Tuesday, June 18, 2019

Adam Fieled - Two Poems

Adam Fieled is a poet based in Philadelphia. His latest book, “Trish: A Romance,” was released by Funtime Press in 2019. 


A Match

The loft-like flat with the cavernous
    roof was in South Philly, well-heated
but polluted, dusted,  with detritus,
     she was what Los Angeles was in spite
of these things, sunken wastelands, sheeted

lightning making the stage all but emptiness.
    As he fell into her, he fell into resistance,
petulance, snobbishness, yet also wetness—
    she could do it, out of sublime forgetfulness,
big-titted, posing for spies, cameras her witness.

Los Angeles then lay in his arms like luggage.
    What was in her were carnival masks, face-paint—
greasy, lumpy, churned from blood gone sluggish.
     She was his palm-tree baggage, dumb, doggish.
He felt himself bitter, ransacked, naked, wasted.

Their child sails brackish seas somewhere, twisted.
    Los Angeles just died, still convulsive, of disease
not acknowledged, or processed, number unlisted.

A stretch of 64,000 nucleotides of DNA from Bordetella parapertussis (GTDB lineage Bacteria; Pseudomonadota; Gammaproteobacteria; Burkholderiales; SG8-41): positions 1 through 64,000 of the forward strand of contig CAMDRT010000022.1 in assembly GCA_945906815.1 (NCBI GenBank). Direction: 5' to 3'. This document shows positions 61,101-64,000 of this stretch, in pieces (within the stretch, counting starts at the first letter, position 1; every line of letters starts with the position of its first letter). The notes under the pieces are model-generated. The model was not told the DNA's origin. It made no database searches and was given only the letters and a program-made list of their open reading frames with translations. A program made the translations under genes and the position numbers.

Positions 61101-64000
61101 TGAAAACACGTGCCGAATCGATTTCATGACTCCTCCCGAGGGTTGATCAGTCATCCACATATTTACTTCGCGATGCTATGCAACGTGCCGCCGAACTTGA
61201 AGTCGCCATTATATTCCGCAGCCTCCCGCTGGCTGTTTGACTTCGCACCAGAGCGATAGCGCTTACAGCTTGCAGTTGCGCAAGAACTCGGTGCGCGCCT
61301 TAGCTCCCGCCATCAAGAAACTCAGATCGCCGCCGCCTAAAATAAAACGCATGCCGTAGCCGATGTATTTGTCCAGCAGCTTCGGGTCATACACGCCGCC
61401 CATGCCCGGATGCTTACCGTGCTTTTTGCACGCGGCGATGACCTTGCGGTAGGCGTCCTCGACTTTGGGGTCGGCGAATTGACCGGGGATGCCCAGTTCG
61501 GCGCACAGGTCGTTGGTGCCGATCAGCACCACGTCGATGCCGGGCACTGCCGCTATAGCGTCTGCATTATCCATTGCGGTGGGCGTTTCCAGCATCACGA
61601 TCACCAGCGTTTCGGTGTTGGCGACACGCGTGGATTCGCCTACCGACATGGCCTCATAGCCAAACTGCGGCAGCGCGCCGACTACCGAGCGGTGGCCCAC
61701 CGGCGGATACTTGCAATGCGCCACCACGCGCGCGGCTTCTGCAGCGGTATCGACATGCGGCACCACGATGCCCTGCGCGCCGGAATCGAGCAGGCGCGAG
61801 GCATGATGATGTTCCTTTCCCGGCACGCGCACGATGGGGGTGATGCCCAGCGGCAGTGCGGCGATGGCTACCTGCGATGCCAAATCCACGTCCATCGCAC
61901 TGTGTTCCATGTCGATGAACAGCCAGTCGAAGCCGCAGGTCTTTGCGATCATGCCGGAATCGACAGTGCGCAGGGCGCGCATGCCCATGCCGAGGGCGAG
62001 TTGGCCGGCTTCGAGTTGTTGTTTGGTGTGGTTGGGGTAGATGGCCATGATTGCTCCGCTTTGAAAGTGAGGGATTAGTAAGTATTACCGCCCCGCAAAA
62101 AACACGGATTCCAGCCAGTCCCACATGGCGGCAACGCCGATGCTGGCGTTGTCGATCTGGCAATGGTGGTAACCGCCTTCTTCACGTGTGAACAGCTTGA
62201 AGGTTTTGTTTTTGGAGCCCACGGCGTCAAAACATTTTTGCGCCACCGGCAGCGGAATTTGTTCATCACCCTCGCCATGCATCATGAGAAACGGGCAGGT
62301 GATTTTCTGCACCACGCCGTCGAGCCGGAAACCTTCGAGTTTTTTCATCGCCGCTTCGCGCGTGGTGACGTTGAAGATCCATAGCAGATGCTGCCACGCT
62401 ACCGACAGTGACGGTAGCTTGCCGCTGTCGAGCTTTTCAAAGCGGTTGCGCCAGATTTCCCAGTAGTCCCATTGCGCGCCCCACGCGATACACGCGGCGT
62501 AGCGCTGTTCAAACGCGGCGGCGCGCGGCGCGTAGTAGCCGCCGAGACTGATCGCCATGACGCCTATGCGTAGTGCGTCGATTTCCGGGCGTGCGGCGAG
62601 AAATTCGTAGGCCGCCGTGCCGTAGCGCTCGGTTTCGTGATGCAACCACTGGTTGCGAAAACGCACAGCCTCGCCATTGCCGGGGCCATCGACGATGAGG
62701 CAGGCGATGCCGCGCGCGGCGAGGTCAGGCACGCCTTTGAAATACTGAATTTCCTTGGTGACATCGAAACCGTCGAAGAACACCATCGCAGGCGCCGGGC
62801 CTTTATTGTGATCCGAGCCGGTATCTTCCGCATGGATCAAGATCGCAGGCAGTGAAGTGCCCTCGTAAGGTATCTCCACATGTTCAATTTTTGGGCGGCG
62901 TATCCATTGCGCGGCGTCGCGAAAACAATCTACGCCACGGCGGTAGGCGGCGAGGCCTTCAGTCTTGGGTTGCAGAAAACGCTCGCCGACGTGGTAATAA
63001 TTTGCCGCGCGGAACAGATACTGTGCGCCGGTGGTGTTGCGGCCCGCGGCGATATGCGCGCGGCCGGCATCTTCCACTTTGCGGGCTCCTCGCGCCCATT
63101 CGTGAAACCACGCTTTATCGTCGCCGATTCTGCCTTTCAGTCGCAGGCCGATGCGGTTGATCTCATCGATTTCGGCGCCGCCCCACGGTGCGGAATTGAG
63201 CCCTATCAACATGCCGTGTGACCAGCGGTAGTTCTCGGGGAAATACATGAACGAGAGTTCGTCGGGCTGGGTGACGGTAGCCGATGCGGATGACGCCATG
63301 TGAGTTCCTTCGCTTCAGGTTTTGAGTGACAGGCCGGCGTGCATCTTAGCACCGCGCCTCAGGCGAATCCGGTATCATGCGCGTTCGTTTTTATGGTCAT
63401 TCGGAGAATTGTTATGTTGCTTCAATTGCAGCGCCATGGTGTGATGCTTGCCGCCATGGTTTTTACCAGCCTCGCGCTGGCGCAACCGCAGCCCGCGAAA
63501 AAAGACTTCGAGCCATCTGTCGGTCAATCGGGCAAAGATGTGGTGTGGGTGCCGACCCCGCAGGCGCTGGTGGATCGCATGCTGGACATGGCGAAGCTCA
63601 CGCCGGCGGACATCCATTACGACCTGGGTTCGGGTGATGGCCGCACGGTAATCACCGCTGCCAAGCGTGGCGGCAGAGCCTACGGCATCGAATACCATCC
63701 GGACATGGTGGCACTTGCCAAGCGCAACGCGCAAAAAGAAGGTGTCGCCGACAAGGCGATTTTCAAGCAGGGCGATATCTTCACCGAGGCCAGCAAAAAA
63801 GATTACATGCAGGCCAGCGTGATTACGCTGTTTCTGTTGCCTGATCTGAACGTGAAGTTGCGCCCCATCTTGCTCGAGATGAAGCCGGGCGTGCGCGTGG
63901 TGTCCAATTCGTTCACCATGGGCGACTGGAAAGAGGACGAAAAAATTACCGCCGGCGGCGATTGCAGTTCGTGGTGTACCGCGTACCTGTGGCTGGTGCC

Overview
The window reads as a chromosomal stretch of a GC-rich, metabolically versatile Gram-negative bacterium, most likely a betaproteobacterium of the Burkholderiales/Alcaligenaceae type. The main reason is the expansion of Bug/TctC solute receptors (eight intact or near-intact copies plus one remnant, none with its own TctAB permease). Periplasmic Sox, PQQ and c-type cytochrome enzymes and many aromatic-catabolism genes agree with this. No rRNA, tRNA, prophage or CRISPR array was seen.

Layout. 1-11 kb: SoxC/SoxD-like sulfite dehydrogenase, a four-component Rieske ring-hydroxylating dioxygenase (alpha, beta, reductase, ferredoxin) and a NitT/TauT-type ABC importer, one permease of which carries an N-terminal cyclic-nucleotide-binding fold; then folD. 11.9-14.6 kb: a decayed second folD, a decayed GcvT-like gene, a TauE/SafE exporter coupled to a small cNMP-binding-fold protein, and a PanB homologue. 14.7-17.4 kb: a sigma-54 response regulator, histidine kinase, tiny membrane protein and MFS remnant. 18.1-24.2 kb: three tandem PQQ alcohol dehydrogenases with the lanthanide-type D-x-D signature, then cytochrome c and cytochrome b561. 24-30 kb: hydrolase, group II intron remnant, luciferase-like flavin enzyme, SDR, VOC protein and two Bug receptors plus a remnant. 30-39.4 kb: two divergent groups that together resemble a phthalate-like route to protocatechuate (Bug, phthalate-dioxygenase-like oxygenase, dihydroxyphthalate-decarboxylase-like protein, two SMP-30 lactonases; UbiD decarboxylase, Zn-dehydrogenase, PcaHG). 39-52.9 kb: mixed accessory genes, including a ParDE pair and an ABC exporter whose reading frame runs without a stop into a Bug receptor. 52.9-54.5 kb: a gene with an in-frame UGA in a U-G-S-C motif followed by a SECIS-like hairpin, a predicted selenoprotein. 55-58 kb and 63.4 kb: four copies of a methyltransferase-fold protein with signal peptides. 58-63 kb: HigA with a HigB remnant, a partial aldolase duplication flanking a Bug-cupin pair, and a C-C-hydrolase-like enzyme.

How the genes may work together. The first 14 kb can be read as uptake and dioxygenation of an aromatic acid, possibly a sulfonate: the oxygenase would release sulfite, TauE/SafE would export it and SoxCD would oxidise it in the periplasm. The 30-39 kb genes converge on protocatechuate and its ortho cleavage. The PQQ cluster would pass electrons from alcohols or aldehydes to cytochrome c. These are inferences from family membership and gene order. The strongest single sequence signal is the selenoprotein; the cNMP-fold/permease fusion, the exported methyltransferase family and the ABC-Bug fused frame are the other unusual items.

L.A. & her were queen for a day, then got fisted.
He moves on in Philly, no sprain in his knees.

Days of Old

In days of old, my friends, they took
   the music, made it a girl, sang
   her songs, caressed her, thanked
her for her own caresses, & the books—

Then the music retreated for a while,
    no caresses, no books, turds,
    brown, thick gibberish words
in lieu of nature’s own heavenly smile—

Well, the music is a girl again, coy,
     silk-gowned, ready for us,
     ready to be a vessel, trust
our impulses both to pain & joy—

& only coy at the outset, hot-blooded,
    skilled, plugged in like a TV,
    electron passages there, ready,
to cast light into the world, over-flooded—

& this “days of old” music you’re hearing,
    deliberate, measured, necessitated
    by eternities of white-noised, jaded
jumps off bridges, is nothing to be fearing—

so let the music be a girl forever, or a boy,
    it doesn’t matter; someone young,
    spry about ecstasy, drugs, love & fun,
& poets need not be scummy, or dummies, or coy—

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